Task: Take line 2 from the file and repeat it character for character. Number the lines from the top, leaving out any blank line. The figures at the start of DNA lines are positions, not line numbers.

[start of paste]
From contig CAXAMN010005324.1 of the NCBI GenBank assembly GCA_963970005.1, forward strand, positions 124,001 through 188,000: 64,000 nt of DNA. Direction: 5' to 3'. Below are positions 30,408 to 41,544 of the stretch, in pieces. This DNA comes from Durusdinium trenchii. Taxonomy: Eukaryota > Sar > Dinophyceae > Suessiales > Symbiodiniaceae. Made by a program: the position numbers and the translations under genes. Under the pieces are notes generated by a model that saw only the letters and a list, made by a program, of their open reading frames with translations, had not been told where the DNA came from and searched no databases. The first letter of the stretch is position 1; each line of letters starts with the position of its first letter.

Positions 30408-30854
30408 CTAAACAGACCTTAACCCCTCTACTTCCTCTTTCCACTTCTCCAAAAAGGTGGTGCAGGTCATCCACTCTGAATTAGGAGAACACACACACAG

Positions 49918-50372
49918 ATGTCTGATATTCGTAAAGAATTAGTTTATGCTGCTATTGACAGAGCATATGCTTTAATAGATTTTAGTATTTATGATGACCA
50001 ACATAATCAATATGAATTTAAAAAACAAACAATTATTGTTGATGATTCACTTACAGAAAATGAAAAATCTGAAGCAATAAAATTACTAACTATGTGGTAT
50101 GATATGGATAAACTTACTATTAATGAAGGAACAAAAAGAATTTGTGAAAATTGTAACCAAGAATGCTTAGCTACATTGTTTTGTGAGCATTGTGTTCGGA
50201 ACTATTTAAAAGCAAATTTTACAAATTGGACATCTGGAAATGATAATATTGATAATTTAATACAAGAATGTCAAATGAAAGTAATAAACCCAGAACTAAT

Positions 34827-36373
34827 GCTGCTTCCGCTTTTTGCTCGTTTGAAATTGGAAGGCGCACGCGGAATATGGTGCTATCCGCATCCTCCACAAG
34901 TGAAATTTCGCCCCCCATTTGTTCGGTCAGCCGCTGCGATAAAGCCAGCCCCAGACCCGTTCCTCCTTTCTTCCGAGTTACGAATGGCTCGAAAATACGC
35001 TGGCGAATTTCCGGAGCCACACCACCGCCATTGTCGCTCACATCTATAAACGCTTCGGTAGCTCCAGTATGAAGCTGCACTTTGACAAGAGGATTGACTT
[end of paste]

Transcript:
Positions 30408-30854